In a balanced market, or one where demand slightly outweighs supply, sellers may receive multiple offers and might be less inclined to entertain offers that they consider too low. Submitting a lowball offer can signal to the seller that the buyer is not serious, or worse, offend the seller to the point where they refuse to negotiate further.

For instance, consider a home listed at $500,000. If a buyer submits an offer of $470,000 when the home is reasonably priced according to the market, the seller might dismiss the offer outright. Even if the buyer is willing to negotiate up, the initial low offer can set a negative tone for the negotiations. In some cases, sellers might choose to wait for a more serious offer rather than counter a lowball one, leading buyers to miss out on the property altogether.

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5. Limiting Search to a Specific Style of Home

Another common mistake buyers make is limiting their search to a specific style of home. While it’s natural to have preferences, being too rigid can lead to missed opportunities. Flexibility can often reveal homes that might better meet a buyer’s needs and wants than they initially thought.

For example, some buyers may insist on only viewing single-story homes because they prefer not to have stairs. However, by excluding other types of homes, they might miss out on properties that offer other desirable features, such as a finished basement or a more spacious layout. Similarly, some buyers might focus solely on contemporary-style homes, missing out on charming historic properties that have been well-maintained and updated.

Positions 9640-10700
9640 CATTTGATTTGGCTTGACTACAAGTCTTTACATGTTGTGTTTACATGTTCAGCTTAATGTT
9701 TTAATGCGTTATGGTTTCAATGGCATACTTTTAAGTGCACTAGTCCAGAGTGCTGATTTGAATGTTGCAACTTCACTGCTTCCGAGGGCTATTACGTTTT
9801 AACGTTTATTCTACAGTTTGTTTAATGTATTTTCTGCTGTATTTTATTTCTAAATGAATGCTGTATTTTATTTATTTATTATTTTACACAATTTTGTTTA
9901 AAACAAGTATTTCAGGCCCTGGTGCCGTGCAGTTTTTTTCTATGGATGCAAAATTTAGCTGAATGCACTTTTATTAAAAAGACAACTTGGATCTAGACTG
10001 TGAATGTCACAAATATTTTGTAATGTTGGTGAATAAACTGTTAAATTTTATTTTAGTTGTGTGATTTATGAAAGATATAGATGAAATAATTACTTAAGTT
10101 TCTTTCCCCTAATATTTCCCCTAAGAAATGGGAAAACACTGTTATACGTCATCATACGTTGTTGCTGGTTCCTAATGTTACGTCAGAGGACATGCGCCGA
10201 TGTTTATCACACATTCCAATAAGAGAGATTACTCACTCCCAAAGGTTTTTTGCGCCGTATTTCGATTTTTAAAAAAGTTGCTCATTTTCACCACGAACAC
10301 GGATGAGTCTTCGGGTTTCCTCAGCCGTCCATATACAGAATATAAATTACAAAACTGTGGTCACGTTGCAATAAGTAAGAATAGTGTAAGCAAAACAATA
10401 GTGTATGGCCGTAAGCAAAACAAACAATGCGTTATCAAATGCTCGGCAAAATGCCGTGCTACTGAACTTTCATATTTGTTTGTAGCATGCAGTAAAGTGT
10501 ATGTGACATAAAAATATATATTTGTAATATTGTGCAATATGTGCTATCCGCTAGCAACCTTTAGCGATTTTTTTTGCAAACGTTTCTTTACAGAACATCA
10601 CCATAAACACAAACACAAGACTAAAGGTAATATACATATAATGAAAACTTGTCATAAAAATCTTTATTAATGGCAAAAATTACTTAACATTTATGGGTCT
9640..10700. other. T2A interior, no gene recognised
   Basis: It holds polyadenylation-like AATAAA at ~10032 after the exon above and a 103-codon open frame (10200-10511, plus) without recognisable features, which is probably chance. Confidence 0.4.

It’s also worth considering how your needs might change over time. A home with a daylight basement, for instance, might initially seem unnecessary, but as children grow older or as the need for a home office arises, that extra space can become invaluable. Flexibility in style also allows buyers to take advantage of a wider range of options in a competitive market.

6. Not Thinking About Reselling the Home One Day

Another significant mistake buyers often make is not considering the future resale value of a home. While it’s essential to find a home that meets your current needs, it’s also crucial to think about how easy it will be to sell the property when the time comes. Certain features and locations can make a home more difficult to sell, leading to potential financial losses or extended time on the market.

For example, homes with very specific or unique designs might appeal to a niche market but can be challenging to sell to the broader public. Similarly, properties located on busy streets or in less desirable neighborhoods might be harder to sell, even if they meet your immediate needs. It’s essential to balance your personal preferences with the broader appeal that will attract future buyers.

Additionally, it’s wise to research the local real estate market trends. Understanding the factors that influence property values in the area, such as school districts, community development, and economic growth, can help you make a more informed decision. Consulting with a real estate agent can provide valuable insights into which properties are likely to retain or increase in value over time.

7. Trying to Purchase Without a Broker

Attempting to purchase a home without the guidance of a professional real estate broker is another common mistake. While it might seem like a way to save money, the lack of professional expertise can lead to costly errors and missed opportunities. Brokers bring valuable experience, market knowledge, and negotiation skills that can significantly benefit buyers.